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In a previous post I demonstrated how to use R’s simple built-in symbolic engine to generate Jacobian and (pseudo)-Hessian matrices that make non-linear optimization perform much more efficiently. Another related application is Gaussian error propagation.

Say you have data from a set of measurements in variables x and y where you know the corresponding measurement errors (dx and dy, typically the standard deviation or error from a set of replicates or a calibration curve). Next you want to create a derived value defined by an arbitrary function z = f(x,y). What would the corresponding error in value of z, i.e. dz = df, be?

If the function f(x,y) is a simple sum or product, their are simple equations for determining df. However, if f(x,y) is something more complex, like:

z=f(x,y)=xy(x+y)2

you’ll need to use a bit of calculus, specifically the chain rule:

df=(dxfx)2+(dyfy)2+...

Applying the above equation allows for the derivation of Gaussian error propagation for any arbitrary function. So how does one do this in R? Again, the D() function and R expression() objects come to our rescue.

Say the definition of z (ergo f(x,y)) is defined in an R formula:

> f = z ~ (x-y)/(x+y)^2

If you probe the structure of a formula object you get:

> str(f)Class 'formula' length 3 z ~ (x - y)/(x + y)^2  ..- attr(*, ".Environment")=<environment: R_GlobalEnv>

What’s key is the “length 3” bit:

> f[]; f[]; f[]~z(x - y)/(x + y)^2

The code above shows us that a formula object can be subsetted into its constituent parts:

1. the formula operator: ~
2. the left-hand side (LHS) of the formula: z
3. the right-hand side (RHS) of the formula: (x - y)/(x + y)^2

The class() of the RHS is a call, which is close enough to an R expression that both all.vars() and D() work as expected to generate the mathematical expressions for the partial derivatives with respect to each variable:

> all.vars(f[]) "x" "y"> lapply(all.vars(f[]), function(v) D(f[], v))[]1/(x + y)^2 - (x - y) * (2 * (x + y))/((x + y)^2)^2[]-(1/(x + y)^2 + (x - y) * (2 * (x + y))/((x + y)^2)^2)

These expressions need to be modified a bit – i.e. in this case they need to be multiplied by dx and dy, respectively and then squared. What’s returned from D() is a call object, so the elements above need to be converted to character to manipulate them accordingly. This is done with deparse().

> lapply(all.vars(f[]), function(v) deparse(D(f[], v)))[] "1/(x + y)^2 - (x - y) * (2 * (x + y))/((x + y)^2)^2"[] "-(1/(x + y)^2 + (x - y) * (2 * (x + y))/((x + y)^2)^2)"

The final error propagation expression is created with a bit of string manipulation:

> sprintf('sqrt(%s)',     paste(        sapply(all.vars(f[]), function(v) {            sprintf('(d%s*(%s))^2', v, deparse(D(f[], v)))        }),         collapse='+'    )  ) "sqrt((dx*(1/(x + y)^2 - (x - y) * (2 * (x + y))/((x + y)^2)^2))^2+(dy*(-(1/(x + y)^2 + (x - y) * (2 * (x + y))/((x + y)^2)^2)))^2)"

Now that we’ve got the basics down, let’s test this out with some data …

> set.seed(0)> data = data.frame(    x  = runif(5),     y  = runif(5),     dx = runif(5)/10,     dy = runif(5)/10  )> data          x         y          dx         dy1 0.8966972 0.2016819 0.006178627 0.076984142 0.2655087 0.8983897 0.020597457 0.049769923 0.3721239 0.9446753 0.017655675 0.071761854 0.5728534 0.6607978 0.068702285 0.099190615 0.9082078 0.6291140 0.038410372 0.03800352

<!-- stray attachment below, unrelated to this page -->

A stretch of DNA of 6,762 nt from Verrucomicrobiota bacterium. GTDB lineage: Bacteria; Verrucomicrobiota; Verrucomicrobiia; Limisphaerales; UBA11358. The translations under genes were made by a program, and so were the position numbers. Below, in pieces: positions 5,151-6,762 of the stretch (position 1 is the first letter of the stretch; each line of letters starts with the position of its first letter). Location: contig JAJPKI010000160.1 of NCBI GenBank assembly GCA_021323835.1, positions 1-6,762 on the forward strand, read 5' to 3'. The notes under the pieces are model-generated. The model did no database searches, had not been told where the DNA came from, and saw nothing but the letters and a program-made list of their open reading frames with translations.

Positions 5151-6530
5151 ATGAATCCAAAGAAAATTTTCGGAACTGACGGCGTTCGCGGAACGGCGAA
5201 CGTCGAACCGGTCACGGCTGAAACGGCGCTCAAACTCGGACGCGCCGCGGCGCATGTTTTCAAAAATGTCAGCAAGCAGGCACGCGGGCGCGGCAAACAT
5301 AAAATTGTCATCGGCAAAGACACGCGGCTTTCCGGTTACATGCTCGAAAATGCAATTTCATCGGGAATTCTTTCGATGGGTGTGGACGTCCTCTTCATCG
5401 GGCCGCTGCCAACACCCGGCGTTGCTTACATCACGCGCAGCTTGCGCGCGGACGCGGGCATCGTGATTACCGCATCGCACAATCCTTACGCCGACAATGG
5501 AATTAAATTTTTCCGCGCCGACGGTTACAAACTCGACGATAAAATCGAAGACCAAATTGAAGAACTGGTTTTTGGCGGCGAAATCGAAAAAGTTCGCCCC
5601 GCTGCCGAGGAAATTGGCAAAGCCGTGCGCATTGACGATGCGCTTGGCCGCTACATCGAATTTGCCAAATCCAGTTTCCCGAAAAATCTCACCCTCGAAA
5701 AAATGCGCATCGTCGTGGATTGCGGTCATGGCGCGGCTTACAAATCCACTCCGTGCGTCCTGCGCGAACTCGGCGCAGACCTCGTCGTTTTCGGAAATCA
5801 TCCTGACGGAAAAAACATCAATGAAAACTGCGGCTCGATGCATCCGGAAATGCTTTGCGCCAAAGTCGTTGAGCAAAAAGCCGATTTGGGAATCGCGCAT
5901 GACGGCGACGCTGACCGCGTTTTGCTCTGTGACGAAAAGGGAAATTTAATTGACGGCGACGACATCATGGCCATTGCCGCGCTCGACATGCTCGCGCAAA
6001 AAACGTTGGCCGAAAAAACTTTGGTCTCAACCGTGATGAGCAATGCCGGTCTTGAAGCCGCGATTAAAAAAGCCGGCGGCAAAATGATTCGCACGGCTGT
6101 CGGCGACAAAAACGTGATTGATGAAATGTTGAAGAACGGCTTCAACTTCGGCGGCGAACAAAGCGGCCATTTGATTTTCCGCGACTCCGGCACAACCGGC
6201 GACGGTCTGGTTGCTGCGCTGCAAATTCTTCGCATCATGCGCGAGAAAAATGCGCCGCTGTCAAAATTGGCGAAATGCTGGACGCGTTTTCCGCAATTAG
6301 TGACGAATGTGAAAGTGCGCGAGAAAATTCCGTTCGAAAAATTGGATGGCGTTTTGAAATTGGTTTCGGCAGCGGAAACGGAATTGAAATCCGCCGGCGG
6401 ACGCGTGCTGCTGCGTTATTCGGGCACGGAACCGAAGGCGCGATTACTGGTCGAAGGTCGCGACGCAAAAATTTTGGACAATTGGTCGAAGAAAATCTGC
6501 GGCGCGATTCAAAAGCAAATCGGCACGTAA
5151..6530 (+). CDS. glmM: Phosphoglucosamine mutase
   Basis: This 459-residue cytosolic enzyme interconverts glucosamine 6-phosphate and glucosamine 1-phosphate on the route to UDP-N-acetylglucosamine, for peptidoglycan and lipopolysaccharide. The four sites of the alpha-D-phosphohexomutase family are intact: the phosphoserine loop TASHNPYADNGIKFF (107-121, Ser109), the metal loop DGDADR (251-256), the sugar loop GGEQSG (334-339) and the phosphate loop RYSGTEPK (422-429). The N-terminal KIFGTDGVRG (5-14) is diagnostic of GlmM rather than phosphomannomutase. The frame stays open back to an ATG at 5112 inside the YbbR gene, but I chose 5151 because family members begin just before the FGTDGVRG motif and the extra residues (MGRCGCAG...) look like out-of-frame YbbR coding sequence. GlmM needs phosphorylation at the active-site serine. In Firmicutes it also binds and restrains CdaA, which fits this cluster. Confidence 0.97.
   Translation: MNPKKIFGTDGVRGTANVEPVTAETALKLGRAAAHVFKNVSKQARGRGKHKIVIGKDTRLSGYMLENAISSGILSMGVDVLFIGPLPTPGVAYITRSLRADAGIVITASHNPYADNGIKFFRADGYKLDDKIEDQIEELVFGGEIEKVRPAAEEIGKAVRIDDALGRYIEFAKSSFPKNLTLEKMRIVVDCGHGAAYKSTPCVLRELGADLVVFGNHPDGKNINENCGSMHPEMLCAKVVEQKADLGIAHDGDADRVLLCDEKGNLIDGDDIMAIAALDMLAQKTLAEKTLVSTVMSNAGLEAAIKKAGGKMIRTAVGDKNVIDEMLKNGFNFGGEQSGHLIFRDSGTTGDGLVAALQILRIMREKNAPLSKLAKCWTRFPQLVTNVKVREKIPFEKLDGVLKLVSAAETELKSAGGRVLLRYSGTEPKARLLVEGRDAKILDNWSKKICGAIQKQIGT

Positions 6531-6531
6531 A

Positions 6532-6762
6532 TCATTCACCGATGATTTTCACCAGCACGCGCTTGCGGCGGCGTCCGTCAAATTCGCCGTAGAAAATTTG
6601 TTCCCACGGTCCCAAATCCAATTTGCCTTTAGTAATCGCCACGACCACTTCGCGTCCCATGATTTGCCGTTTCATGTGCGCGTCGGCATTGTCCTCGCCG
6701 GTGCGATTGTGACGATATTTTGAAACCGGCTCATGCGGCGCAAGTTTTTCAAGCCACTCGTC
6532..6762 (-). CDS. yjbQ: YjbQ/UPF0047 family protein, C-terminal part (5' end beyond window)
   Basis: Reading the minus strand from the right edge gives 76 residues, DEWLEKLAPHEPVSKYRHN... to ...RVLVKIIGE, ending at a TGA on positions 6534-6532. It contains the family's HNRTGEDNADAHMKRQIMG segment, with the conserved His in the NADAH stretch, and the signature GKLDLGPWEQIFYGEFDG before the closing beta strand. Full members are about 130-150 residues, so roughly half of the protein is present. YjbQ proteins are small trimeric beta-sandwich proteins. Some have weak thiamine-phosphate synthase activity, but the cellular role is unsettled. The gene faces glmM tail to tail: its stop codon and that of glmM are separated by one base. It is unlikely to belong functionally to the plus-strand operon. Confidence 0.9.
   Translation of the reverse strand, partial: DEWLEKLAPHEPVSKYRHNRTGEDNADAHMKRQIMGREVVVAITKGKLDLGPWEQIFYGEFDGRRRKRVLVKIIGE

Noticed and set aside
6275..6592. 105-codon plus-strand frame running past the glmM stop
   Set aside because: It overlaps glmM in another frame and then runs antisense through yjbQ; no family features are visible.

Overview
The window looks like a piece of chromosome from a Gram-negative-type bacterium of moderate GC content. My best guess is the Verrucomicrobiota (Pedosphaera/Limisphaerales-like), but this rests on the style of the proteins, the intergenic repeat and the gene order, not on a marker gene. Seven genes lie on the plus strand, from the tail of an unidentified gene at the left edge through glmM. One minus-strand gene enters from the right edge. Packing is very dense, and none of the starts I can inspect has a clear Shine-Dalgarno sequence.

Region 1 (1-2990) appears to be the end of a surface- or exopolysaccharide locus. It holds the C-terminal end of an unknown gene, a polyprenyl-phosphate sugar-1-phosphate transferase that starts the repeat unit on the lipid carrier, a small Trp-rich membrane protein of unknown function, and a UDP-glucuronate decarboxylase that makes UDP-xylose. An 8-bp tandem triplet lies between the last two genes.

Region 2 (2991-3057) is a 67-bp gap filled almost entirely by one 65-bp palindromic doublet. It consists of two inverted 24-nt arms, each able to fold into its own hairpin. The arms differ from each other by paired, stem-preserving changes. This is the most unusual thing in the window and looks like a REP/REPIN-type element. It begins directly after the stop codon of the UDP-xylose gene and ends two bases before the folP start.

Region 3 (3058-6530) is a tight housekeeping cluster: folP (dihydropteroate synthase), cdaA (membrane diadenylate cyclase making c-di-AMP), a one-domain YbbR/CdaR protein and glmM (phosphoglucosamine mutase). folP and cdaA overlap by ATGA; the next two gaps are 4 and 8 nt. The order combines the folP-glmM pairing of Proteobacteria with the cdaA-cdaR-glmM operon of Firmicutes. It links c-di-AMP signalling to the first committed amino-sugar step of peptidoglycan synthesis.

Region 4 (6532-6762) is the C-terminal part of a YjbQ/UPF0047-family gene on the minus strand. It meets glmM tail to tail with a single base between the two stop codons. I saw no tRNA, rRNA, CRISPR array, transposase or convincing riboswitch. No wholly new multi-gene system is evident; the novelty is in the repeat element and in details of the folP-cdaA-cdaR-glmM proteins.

and with a little help from dplyr:

> library(dplyr)> data %>%+   mutate_(.dots=list(+     # compute derived value+     z  = deparse(f[]),+     +     # generates a mathematical expression to compute dz+     # as a character string+     dz = sapply(all.vars(f[]), function(v) {+             dfdp = deparse(D(f[], v))+             sprintf('(d%s*(%s))^2', v, dfdp)+           }) %>%+           paste(collapse='+') %>%+           sprintf('sqrt(%s)', .)+       ))          x         y          dx         dy           z         dz1 0.8966972 0.2016819 0.006178627 0.07698414  0.57608929 0.144572452 0.2655087 0.8983897 0.020597457 0.04976992 -0.46718831 0.031902973 0.3721239 0.9446753 0.017655675 0.07176185 -0.33019871 0.019786974 0.5728534 0.6607978 0.068702285 0.09919061 -0.05778613 0.076048095 0.9082078 0.6291140 0.038410372 0.03800352  0.11809201 0.02424023

Taking this a step further, this method can be wrapped in a chainable function that determines the name of new variables from the LHS of a formula argument:

mutate_with_error = function(.data, f) {  exprs = list(      # expression to compute new variable values      deparse(f[]),      # expression to compute new variable errors      sapply(all.vars(f[]), function(v) {        dfdp = deparse(D(f[], v))        sprintf('(d%s*(%s))^2', v, dfdp)      }) %>%        paste(collapse='+') %>%        sprintf('sqrt(%s)', .)  )  names(exprs) = c(    deparse(f[]),    sprintf('d%s', deparse(f[]))  )  .data %>%    # the standard evaluation alternative of mutate()    mutate_(.dots=exprs)}

Thus, adding new derived variables and propagating errors accordingly becomes relatively easy:

> set.seed(0)> data = data.frame(x=runif(5), y=runif(5), dx=runif(5)/10, dy=runif(5)/10)> data          x         y          dx         dy1 0.8966972 0.2016819 0.006178627 0.076984142 0.2655087 0.8983897 0.020597457 0.049769923 0.3721239 0.9446753 0.017655675 0.071761854 0.5728534 0.6607978 0.068702285 0.099190615 0.9082078 0.6291140 0.038410372 0.03800352> data %>% mutate_with_error(z ~ (x-y)/(x+y)^2)          x         y          dx         dy           z         dz1 0.8966972 0.2016819 0.006178627 0.07698414  0.57608929 0.144572452 0.2655087 0.8983897 0.020597457 0.04976992 -0.46718831 0.031902973 0.3721239 0.9446753 0.017655675 0.07176185 -0.33019871 0.019786974 0.5728534 0.6607978 0.068702285 0.09919061 -0.05778613 0.076048095 0.9082078 0.6291140 0.038410372 0.03800352  0.11809201 0.02424023

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